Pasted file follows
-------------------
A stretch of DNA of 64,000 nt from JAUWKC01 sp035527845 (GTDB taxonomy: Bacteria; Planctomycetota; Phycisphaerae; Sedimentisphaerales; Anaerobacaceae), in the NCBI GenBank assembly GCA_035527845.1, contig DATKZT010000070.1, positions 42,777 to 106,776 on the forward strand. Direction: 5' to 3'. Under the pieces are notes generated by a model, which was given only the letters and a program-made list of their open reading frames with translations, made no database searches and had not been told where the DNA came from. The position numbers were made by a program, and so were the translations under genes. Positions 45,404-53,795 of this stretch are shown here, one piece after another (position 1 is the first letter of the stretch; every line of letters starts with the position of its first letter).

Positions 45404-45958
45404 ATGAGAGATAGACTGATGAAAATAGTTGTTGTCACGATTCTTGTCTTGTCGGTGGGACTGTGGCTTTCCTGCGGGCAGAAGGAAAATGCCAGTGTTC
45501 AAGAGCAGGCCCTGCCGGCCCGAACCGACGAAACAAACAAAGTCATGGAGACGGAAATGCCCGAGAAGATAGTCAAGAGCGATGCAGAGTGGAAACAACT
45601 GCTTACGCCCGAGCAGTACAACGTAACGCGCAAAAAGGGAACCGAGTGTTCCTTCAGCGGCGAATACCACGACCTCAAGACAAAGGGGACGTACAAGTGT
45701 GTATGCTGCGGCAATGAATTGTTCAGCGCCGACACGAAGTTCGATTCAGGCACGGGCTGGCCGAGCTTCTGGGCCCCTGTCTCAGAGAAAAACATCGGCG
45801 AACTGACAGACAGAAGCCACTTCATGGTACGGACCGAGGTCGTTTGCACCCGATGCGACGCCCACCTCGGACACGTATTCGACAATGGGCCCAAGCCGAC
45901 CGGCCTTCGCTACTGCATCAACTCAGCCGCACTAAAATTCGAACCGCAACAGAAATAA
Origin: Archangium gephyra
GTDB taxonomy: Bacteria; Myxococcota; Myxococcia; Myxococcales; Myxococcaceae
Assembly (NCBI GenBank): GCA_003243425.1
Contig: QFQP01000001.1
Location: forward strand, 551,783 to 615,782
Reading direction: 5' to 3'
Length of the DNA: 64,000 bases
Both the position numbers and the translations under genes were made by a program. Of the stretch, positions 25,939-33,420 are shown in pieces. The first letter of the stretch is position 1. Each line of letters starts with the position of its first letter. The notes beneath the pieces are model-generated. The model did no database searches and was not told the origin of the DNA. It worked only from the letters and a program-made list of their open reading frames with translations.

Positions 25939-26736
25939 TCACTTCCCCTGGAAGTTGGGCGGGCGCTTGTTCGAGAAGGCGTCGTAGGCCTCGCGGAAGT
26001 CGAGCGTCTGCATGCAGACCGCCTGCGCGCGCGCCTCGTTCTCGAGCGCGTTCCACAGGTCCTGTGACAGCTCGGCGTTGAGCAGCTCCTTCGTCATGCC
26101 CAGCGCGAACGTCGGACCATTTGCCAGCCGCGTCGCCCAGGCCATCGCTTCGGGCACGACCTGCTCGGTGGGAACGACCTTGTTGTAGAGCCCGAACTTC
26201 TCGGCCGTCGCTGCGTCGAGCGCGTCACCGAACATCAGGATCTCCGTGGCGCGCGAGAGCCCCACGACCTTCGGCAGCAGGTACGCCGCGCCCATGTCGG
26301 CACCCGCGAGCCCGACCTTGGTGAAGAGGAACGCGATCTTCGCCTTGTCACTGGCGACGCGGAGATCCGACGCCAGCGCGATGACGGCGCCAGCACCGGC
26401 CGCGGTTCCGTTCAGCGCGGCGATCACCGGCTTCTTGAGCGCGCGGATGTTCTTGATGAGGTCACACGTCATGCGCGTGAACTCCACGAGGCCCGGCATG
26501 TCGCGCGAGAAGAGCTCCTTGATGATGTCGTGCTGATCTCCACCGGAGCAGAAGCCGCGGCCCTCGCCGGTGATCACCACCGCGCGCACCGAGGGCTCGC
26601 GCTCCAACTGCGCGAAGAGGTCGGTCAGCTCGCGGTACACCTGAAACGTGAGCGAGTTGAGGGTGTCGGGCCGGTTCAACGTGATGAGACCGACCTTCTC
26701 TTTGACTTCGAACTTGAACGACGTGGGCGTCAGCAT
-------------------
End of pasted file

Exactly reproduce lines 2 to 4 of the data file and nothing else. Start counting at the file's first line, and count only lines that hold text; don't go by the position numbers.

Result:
Positions 45404-45958
45404 ATGAGAGATAGACTGATGAAAATAGTTGTTGTCACGATTCTTGTCTTGTCGGTGGGACTGTGGCTTTCCTGCGGGCAGAAGGAAAATGCCAGTGTTC
45501 AAGAGCAGGCCCTGCCGGCCCGAACCGACGAAACAAACAAAGTCATGGAGACGGAAATGCCCGAGAAGATAGTCAAGAGCGATGCAGAGTGGAAACAACT